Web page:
The Biden administration is faced with a blatant Turkish threat that may widen the rift between the two countries. However, Washington’s possible rejection of the F-16 deal wouldn’t necessarily lead to Turkey forming a tight pact with Russia, as they have competing interests colliding in several fields.
Recent events in Ukraine are a prime example: Turkish-made UAVs were used against Russian-backed separatists, forcing the Kremlin to issue a warning regarding the ongoing Turkish arms sales to Ukraine.
Turkey knows too well that falling outside NATO’s protective umbrella, or losing NATO’s will to support its members under the collective defense Article Five, would seriously affect its national security. It is therefore debatable that Erdoğan is seeking a rejection in order to intimidate the U.S. and justify the purchase of warplanes from Russia whilst “staying put in NATO” (as Turkish Defense Minister Hulusi Akar previously declared).
A former Pentagon official indicates that, “allowing Erdoğan to erode CAATSA without first forfeiting his dealings with Russia’s military industry could have far-reaching repercussions.”
Analysts also argue that the lingering unwillingness to adopt strong proactive measures against Turkey – further to F-35 program expulsion – led to the point where a regional state threatens and dictates US foreign policy, simultaneously undermining NATO unity by generating new tensions. Failure to act would amount to geopolitical malpractice for President Biden and his team in the ongoing great power rivalry.
The Biden administration should therefore send clear signals by applying firm political and economic pressure, resetting the U.S. diplomatic relationship with Turkey, whose role as a NATO member is under sharp scrutiny anyway.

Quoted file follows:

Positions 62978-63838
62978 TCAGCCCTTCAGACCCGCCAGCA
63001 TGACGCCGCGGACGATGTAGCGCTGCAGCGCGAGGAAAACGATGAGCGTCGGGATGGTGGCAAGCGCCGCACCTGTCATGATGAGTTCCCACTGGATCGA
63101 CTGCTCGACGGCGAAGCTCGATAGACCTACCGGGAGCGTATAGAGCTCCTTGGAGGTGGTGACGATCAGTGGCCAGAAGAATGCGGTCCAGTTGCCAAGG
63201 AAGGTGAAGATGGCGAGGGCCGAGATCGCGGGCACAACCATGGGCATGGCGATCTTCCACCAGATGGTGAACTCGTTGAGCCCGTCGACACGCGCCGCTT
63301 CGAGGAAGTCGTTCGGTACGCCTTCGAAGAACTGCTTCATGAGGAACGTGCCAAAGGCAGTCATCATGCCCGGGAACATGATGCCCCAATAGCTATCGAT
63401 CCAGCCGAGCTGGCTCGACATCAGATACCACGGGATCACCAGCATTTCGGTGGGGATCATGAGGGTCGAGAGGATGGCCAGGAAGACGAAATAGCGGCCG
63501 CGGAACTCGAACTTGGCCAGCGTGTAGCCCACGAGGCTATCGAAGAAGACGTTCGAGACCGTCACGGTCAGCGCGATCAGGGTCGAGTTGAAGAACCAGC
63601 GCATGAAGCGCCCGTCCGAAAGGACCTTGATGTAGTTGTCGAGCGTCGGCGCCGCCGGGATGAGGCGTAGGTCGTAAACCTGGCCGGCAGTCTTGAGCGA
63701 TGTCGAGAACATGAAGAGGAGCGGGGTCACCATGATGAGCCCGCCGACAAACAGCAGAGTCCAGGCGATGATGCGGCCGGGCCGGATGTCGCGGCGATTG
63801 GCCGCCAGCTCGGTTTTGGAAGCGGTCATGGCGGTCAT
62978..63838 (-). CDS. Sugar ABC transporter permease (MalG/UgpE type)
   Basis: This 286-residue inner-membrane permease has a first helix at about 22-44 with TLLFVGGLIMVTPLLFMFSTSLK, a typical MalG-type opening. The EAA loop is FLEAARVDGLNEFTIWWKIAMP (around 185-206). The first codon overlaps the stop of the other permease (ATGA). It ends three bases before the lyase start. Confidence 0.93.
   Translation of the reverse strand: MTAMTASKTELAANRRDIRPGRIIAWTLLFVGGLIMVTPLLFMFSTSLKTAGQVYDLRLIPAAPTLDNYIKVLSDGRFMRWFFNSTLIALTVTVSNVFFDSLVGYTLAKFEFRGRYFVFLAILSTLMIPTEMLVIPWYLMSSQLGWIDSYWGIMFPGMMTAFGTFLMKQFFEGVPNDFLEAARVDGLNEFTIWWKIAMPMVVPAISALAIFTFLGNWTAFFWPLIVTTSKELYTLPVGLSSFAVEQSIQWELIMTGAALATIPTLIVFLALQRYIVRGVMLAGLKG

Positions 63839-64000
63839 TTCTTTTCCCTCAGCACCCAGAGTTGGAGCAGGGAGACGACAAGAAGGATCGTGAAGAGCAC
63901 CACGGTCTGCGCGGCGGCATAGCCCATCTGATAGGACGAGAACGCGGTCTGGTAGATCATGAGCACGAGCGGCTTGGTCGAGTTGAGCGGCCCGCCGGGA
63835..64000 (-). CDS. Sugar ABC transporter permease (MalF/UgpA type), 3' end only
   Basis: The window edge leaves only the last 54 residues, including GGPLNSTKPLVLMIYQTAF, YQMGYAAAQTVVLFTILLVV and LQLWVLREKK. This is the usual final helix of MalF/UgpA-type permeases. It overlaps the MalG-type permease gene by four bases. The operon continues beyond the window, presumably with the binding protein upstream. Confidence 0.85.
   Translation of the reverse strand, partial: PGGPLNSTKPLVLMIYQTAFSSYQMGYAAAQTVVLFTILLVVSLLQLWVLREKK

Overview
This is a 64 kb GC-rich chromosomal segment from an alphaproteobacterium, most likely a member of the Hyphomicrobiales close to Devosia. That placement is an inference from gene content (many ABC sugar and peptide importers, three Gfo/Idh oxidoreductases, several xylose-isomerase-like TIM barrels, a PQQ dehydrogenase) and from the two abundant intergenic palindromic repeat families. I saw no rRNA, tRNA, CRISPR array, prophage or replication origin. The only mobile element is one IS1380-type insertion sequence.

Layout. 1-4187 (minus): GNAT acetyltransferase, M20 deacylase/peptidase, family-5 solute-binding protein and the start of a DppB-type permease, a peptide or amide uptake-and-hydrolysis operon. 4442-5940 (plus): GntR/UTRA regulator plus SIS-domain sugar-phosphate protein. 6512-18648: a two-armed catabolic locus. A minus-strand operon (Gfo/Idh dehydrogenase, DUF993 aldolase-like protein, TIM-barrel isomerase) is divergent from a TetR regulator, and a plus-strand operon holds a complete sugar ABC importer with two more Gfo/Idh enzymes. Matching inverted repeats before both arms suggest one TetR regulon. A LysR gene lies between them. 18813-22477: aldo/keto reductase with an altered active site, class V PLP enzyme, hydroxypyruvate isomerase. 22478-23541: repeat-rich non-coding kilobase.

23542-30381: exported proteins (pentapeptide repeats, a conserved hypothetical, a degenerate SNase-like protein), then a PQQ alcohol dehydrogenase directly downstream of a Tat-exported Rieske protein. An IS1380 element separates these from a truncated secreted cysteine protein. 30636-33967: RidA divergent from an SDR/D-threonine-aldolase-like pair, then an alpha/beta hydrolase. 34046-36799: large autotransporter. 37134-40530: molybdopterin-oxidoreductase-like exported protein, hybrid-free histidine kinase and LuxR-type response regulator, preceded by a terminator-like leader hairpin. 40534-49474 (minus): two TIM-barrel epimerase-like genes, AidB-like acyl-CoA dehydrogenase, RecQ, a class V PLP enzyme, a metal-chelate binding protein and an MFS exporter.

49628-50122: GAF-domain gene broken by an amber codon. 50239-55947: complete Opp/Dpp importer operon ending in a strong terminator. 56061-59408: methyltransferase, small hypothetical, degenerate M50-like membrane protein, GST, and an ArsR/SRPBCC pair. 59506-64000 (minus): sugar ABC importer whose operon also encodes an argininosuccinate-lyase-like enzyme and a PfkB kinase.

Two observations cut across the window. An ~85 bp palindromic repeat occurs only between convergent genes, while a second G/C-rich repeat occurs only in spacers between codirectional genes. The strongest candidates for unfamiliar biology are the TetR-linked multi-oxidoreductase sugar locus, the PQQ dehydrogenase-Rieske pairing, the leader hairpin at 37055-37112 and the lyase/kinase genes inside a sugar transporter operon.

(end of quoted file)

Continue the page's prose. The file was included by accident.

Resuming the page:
Excluding Turkey from Biden’s “Summit for Democracy” is hardly a blow to Erdoğan – known prolific jailer of intellectuals, journalists and political dissidents – whose authoritarian regime is nowhere near a liberal democracy. This half measure is the equivalent of trying to tame a bull with a feather. After all, it is the same Erdoğan who once claimed that democracy is like a train; you get off once you have reached your destination.
The West is still turning a blind eye to repeated public outcries: “There’s no freedom of thought, separation of power, or independence of courts in Turkey. We want freedom of thought before we can talk…” said the Turkish Nobel laureate novelist Orhan Pamuk, who confirmed that a Damocles sword hangs over you every time you exercise the freedom of speech.
The Committee to Protect Journalists reported that Turkey was the world’s second worst jailer after China in 2020, and almost every journalist jailed faced anti-state accusations. At the end of the day, this is a country where historically its human rights associations were viewed by state officials – irrespective of the government and political party in power – as an antagonistic threat undermining state policies and sovereignty. Perhaps Turkish nation-building was inherently flawed in this aspect – realized as a “clash of civilizations” by some – thus the problems will persist even after Erdoğan’s reign. White-washing by the hyperactive well-paid Turkish lobby in Washington DC will certainly not fix them.
Is America really “back”? If so, recalibrating hitherto unproductive efforts and forcibly obliging Turkey – a NATO member – to improve its disturbing human rights records would represent a step forward. Utilizing the decision on the F-16 sale may equally prop up Washington’s global credibility before other regional actors seek to follow in Turkey’s footsteps.
The views expressed in this article are those of the authors alone and do not necessarily reflect those of Geopoliticalmonitor.com